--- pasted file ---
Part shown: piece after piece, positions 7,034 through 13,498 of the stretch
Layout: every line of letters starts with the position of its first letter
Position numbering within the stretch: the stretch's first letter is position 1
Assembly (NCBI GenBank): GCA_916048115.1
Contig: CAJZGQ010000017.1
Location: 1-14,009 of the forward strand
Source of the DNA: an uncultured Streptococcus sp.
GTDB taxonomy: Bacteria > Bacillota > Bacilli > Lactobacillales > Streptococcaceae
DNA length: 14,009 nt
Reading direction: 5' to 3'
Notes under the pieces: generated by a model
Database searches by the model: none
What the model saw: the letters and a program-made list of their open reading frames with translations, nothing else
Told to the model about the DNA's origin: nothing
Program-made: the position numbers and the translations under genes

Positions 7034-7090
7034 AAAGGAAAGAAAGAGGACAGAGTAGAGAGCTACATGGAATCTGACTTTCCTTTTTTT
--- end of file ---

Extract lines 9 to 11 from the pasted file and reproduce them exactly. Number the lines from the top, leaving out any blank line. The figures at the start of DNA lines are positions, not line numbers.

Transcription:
DNA length: 14,009 nt
Reading direction: 5' to 3'
Notes under the pieces: generated by a model